Use a tool like "fiddler" or "firebug" to observe this behavior.
This problem could induce long render times for your portal. Users with poor bandwidth, no local edge caching and/or long latency back to the main Portal servers could see dramatically longer render times than users who are local to the portal servers with excellent broadband service.
The solution is to use IHS (Apache) and force these components to have cache-control headers via the httpd.conf IHS configuration file. Then, these theme elements are cached in the browser's cache for a period of time. Here is an portion of an IHS httpd.conf to use as an example to force cache-control headers for static theme elements:
### Force Caching of statics
<LoadModule expires_module modules/mod_expires.so
ExpiresByType text/css "access plus 20 days"
ExpiresByType image/jpeg "access plus 20 days"
ExpiresByType image/jpg "access plus 20 days"
ExpiresByType image/gif "access plus 20 days"
ExpiresByType image/png "access plus 20 days"
ExpiresByType image/bmp "access plus 20 days"
ExpiresByType image/x-icon "access plus 20 days"
# The following will modify the Cache Control Header on the WAS content be have the Public attribute and to become stale in intermediate caches after 36001 seconds (10 hours)
# Further, it will force IE to check the server after 18002 seconds (5 hours) to see if an update is available.
# Also, note that if you are using HTTPS (SSL), only "public" content (content with the cache-control header public) is cachable on the browser.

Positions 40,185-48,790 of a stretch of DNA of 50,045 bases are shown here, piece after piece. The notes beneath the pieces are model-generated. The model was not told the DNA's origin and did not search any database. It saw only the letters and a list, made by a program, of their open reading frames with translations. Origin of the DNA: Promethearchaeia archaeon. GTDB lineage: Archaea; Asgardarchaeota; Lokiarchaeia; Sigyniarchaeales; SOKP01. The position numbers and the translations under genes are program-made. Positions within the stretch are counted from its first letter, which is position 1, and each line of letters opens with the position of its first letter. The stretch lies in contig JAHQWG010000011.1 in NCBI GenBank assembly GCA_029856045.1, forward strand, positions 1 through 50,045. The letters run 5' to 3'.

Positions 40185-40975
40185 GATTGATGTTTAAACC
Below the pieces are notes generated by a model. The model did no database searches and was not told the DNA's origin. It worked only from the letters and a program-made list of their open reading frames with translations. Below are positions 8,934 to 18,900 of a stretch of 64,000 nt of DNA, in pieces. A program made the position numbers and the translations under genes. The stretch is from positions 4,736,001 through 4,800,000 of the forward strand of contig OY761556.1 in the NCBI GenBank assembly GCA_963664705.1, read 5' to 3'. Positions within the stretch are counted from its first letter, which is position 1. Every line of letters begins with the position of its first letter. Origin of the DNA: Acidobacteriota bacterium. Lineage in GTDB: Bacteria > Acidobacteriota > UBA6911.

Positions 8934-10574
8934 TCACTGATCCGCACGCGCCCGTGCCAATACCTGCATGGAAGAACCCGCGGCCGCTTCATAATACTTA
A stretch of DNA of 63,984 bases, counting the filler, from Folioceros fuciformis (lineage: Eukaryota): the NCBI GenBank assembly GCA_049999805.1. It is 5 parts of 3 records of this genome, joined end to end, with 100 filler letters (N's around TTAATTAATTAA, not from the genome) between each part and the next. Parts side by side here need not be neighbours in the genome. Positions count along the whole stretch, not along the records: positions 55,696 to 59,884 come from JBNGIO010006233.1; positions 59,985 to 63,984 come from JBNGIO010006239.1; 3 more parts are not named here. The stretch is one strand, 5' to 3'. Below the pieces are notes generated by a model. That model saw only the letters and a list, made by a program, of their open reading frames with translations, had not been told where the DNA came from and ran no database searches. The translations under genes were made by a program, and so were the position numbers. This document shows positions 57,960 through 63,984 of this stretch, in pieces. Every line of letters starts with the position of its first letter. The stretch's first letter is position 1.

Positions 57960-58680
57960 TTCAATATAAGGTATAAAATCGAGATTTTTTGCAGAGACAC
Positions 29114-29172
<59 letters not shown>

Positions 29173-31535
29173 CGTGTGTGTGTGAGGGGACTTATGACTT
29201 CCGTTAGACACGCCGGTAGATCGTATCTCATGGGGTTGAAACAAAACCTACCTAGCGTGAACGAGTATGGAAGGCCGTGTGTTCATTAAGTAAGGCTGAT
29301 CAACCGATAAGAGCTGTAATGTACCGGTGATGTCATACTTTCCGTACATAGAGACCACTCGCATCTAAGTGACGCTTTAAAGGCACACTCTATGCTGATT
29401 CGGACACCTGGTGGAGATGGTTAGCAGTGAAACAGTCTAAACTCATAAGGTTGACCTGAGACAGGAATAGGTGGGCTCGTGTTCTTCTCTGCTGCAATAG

Header append Cache-Control "public, s-maxage=36001, post-check=18002"
As an aside, note that for some reason, WAS currently does not set the mime type correctly for .png files. To resolve this, add ".png" to the virtual host via the WAS Admin Console.
Note: Apache "Expires" will not overwrite an already existing Expires header. So, if you write a custom WebSphere "FileServingServlet", for example, that places an "Expires: 0" header on all the content, regardless of type, then Apache can't really help you. You should take care in WebSphere code to place an appropriate cache control header on your response to insure that content stays in the browser cache as long as appropriate. Setting a cache-control that will allow content to be refreshed from the browser cache will greatly improve overall system performance on highly utilized sites.